Sovereign Wealth Funds

Where the World's Richest Countries Invest

sovereign wealth funds
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A sovereign wealth fund is an investment pool of foreign currency reserves owned by a government. The largest investment pools are owned by countries that have a trade surplus. These are the oil-exporting countries and China. They take in foreign currencies, primarily U.S. dollars, in exchange for their exports. The funds are then invested to produce the highest return possible.

Similar funds held by nations' central banks are not sovereign wealth funds because they have different goals. A central bank holds funds to manage the value of its currency, to stimulate the economy, or prevent inflation. A sovereign wealth fund just wants to earn a high return.

Here are some other funds that may be confused with sovereign wealth funds:

  • Funds held by state-owned companies.
  • Government employee pension funds.
  • Private wealth funds. 

How They Affect the U.S. Economy

The amount of money held by sovereign wealth funds has more than doubled since September 2007, from $3.265 trillion to $7.6 trillion in 2017. Their asset holdings are now double that of all hedge funds combined.

These funds are big enough to affect overall markets. For example, they took large stakes in Citigroup, Morgan Stanley, and Merrill Lynch during the financial crisis. They created an asset bubble in London and New York real estate. These funds influence more and more as investors become more sophisticated.

High oil prices spurred growth of large wealth funds between 2007 and 2014. During that time, nearly 60 percent of their assets were from oil and gas revenues. The 2008 financial crisis barely slowed their growth. These hit $4 trillion in December 2009 and $5 trillion in March 2012.  

Sovereign Wealth Fund Ranking

Norway's Government Pension Fund is the largest, according to the Sovereign Wealth Fund Institute. As of December 2017, it held $1.03 trillion.  Its profits are from the state-owned North Sea oil drilling operation. A drop in oil prices and in the Norwegian currency, the krone, cost the fund $17 billion in March 2015. 

Middle Eastern Funds. These funds rely heavily on oil exports. They make up about a third of the total wealth in sovereign funds.  Middle Eastern countries will have $9 trillion to invest by 2020, according to a McKinsey estimate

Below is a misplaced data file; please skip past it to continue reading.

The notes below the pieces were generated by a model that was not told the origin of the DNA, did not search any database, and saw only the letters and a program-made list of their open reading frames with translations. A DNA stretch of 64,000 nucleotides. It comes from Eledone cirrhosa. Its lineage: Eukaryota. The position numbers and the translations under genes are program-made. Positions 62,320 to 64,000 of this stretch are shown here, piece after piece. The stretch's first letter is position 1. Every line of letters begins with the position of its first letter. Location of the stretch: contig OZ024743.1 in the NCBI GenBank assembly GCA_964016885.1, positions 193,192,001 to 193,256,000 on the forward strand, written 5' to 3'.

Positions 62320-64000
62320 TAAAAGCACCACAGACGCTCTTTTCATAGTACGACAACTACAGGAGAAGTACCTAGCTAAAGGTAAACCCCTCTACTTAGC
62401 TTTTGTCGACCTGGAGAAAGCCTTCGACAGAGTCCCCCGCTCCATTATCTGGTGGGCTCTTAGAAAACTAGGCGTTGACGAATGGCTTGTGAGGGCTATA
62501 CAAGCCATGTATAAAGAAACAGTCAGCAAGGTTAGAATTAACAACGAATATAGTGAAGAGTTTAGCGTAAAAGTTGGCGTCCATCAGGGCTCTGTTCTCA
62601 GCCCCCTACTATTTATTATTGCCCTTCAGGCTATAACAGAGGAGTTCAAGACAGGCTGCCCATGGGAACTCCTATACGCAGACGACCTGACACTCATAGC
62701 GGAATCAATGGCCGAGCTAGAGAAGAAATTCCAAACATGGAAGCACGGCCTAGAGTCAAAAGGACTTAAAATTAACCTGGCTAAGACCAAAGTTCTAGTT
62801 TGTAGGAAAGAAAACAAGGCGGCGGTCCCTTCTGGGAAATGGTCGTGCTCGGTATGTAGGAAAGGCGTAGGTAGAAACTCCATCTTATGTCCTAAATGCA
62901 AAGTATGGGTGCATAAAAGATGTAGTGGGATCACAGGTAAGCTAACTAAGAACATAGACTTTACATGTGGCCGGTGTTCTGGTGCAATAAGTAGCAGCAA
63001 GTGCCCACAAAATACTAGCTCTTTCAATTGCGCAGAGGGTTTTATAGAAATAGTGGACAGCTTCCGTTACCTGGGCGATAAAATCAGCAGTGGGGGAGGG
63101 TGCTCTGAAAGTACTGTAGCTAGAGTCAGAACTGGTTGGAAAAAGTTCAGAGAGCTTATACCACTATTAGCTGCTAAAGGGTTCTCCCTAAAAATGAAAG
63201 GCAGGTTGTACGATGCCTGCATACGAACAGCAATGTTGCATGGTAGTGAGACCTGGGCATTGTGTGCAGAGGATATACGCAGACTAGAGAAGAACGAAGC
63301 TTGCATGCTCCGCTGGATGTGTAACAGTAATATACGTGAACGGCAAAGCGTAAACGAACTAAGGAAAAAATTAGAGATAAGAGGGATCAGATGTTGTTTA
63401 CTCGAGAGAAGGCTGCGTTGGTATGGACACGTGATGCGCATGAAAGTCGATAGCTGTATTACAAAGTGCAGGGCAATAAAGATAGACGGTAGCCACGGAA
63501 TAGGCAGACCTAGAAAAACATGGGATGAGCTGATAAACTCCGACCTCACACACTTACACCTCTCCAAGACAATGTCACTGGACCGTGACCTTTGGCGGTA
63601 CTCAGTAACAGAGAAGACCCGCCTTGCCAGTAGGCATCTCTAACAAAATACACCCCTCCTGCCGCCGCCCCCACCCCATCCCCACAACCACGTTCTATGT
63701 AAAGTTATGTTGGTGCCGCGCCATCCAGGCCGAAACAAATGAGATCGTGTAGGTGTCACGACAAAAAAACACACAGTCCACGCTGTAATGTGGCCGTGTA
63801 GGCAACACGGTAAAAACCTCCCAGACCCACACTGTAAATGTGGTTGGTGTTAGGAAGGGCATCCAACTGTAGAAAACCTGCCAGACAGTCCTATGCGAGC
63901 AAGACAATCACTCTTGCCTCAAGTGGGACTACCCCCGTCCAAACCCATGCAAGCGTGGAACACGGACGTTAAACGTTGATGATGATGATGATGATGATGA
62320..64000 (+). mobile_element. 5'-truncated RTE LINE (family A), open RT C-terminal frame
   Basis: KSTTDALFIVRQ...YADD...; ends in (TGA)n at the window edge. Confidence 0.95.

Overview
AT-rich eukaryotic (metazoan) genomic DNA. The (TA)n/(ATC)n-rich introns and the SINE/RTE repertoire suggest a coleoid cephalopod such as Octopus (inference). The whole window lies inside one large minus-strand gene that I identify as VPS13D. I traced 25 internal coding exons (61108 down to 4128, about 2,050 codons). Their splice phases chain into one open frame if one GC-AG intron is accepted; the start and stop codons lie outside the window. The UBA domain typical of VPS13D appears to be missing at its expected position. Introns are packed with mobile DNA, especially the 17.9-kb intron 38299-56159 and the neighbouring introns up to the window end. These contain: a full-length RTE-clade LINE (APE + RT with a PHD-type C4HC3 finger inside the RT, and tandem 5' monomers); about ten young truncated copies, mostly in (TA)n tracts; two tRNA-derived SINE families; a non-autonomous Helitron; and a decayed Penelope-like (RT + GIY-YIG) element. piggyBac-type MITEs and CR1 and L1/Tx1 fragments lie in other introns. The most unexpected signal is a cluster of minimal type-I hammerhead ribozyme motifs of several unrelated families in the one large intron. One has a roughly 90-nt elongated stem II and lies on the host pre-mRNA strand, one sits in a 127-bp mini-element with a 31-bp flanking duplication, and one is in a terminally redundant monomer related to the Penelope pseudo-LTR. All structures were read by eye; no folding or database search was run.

Top 10 Middle Eastern Funds (in billions) Country 2017
Abu Dhabi Investment Authority UAE $828.0
Kuwait Investment Authority Kuwait $524.0
SAMA Saudi Arabia $494.0
Qatar Investment Authority Qatar $320.0
Investment Corp. of Dubai UAE $209.5
Public Investment Corp. Saudi Arabia $223.9
Mubadala Development Co. UAE $125.0
Abu Dhabi Investment Council UAE $123.0
National Development Fund Iran $91.0
Investment Authority Libya $66.0

China Funds. Countries that export lots of goods also collect large holdings of foreign currency that needs to be invested. The best example of this is China, which has five wealth funds. Combined, these funds invest $2 trillion of the $3 trillion the country has accumulated. China's central bank manages the rest to regulate its currency. State-run corporations and banks invest these as well. Each fund has separate goals. 

  • China Investment Corp: $900 billion. It invests in local real estate, infrastructure, and state-owned businesses.
  • SAFE Investment Corp: $441 billion. It incorporates three investment entities based overseas. They include the Investment Company of the People’s Republic of China in Singapore, Gingko Tree in the UK, and Beryl Datura in the British Virgin Islands. It invests in infrastructure.
  • Hong Kong Monetary Authority: $456.6 billion. It invests in the Hang Seng stock market and supports the financial stability of Hong Kong.
  • China's National Social Security Fund: $295 billion. It manages funds recovered from state-owned businesses and other government investment proceeds. It invests mostly in China. It plans to invest 20 percent of its holdings in emerging markets and Europe.
  • China-Africa Development Fund: $5 billion. It invests in stocks and bonds in Africa. 

Singapore Funds. The city/state of Singapore has two wealth funds, holding $556 billion in total. The funds come from the high savings and investment rates of the people and businesses in this world-class financial center.

The largest is the Government of Singapore Investment Corporation, now the GIC Private Limited fund. It holds $359 billion. It's owned and funded by the government. It’s subdivided into three smaller enterprises:

  1. GIC Asset Management: It invests in equities, bonds, foreign exchange, and alternative investments.
  2. GIC Real Estate: This has more than 200 properties in 30 countries, as well as REITs.
  3. GIC Special Investments Private Limited: This is one of the world's largest private equity firms. It invests in leveraged buyouts, venture capital, and infrastructure. 

Singapore's other wealth fund is Temasek. It invests $197 billion through 35 subsidiaries. It focuses on investments in Asia and energy-related investments. It purchases stocks instead of direct investments. Temasek opened a New York-based office in 2013. Analysts expected that Temasek would change its strategy from owning small stakes in blue-chip publicly listed companies to major direct investments.